How to Create Spring Boot Rest-Based Application?

Introduction: Cloud Foundry is an open source multi-cloud application platform-as-a-Service based for running orchestrated polyglot applications in a public or private Environment. It provides On Demand network access to shared resources like network storage, apps, server, services for easy provisioning and release on demand.

[Polygot’ means here We can work with different languages like Java, .Net, Python etc. on cloud Foundry and Orchestrated’ means Incoordination of systems from logging to Monitoring of applications]

Pivotal Cloud Foundry is owned by Pivotal Software (now joint venture of VMware, EMC, and General Electric.)

Developing a Simple Spring boot – Rest Web Application and deploy into PCF:

Now we are going create a database driven application using Spring-boot and PostgreSQL database. And after development we will push this application to Pivotal Cloud Foundry


  • STS/Eclipse you must install to start with. Here I have used STS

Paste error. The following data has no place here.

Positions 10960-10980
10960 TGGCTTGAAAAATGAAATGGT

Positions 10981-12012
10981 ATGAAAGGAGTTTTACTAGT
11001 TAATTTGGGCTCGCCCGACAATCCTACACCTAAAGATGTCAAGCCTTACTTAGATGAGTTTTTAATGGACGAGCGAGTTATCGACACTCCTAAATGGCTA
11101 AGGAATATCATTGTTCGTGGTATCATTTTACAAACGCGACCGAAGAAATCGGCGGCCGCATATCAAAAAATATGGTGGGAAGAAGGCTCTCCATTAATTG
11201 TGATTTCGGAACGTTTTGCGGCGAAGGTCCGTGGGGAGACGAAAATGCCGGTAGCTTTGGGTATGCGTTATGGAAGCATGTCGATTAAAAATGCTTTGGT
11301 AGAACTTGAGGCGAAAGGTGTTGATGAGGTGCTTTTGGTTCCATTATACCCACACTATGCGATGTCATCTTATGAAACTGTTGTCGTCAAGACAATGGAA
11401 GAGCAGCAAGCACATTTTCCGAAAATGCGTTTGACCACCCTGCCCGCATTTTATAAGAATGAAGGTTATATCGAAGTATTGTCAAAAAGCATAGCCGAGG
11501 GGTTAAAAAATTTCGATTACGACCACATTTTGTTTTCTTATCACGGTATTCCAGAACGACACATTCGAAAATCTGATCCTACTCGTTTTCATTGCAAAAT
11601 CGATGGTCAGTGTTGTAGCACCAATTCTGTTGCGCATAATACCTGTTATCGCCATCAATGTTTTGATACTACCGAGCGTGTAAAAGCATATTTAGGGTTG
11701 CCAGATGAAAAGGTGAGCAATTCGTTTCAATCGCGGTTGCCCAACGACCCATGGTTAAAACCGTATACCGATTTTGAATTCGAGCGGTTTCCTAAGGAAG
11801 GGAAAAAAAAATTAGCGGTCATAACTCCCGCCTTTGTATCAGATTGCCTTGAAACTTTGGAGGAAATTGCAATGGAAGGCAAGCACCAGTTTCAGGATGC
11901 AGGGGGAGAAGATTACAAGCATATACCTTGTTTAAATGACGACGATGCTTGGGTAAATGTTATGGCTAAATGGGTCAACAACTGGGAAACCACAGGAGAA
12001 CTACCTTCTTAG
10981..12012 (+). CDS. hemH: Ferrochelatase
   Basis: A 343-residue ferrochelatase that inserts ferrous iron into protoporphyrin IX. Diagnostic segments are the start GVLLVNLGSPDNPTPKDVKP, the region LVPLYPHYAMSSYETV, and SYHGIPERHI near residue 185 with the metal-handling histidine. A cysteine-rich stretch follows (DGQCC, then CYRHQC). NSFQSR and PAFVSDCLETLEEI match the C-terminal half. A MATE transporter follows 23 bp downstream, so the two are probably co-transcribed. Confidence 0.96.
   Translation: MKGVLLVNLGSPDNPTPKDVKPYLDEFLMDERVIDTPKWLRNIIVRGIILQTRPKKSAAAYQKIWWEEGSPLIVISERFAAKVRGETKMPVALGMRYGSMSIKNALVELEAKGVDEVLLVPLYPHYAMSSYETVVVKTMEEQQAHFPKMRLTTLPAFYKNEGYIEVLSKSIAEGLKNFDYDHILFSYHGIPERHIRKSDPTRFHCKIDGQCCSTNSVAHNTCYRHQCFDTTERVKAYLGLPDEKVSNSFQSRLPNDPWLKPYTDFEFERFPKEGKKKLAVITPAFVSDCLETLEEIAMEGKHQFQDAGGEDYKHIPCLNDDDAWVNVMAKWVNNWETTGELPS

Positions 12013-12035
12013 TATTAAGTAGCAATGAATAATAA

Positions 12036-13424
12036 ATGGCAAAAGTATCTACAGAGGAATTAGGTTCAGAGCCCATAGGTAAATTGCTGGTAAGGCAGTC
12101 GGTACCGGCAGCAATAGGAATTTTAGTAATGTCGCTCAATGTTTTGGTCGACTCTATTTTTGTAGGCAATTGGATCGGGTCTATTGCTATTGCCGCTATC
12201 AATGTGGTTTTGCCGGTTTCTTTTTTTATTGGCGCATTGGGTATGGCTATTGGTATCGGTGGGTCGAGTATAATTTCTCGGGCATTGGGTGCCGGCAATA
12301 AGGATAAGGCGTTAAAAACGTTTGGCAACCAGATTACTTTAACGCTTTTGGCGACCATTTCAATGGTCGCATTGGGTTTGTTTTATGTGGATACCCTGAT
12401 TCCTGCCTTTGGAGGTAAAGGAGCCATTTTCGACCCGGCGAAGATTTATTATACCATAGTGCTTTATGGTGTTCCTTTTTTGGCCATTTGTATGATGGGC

• Basic knowledge of Pivotal Cloud Foundry and its architecture

Step 1: Creating the Spring boot Project

I am going to start from scratch creating a new Spring-boot project and will build upon that.

  • First Create a maven project in STS like the below project structure I have created as below:

  • In the above xml file you can see that I have added PostgreSQL dependency along with the Spring-boot dependencies ([JPA and web starters]: these Starters which Fetches required dependencies for building RESTful/non restful web Applications using Spring MVC and for using Spring Data JPA with Hibernate)

Step 2: Creating the Property File(“”)

  • So, to connect our application to our PostgreSQL database, I’ve to provide couple of properties and make sure that these are only necessary in my local development environment. In cloud, these are not going to be used.
  • So, in my resources folder, I have created “ Properties” file where I will provide all the required properties for our databased connections.

Step 3: Creating the Model, Controller and Repository classes

  • REST Controller and Entity Class: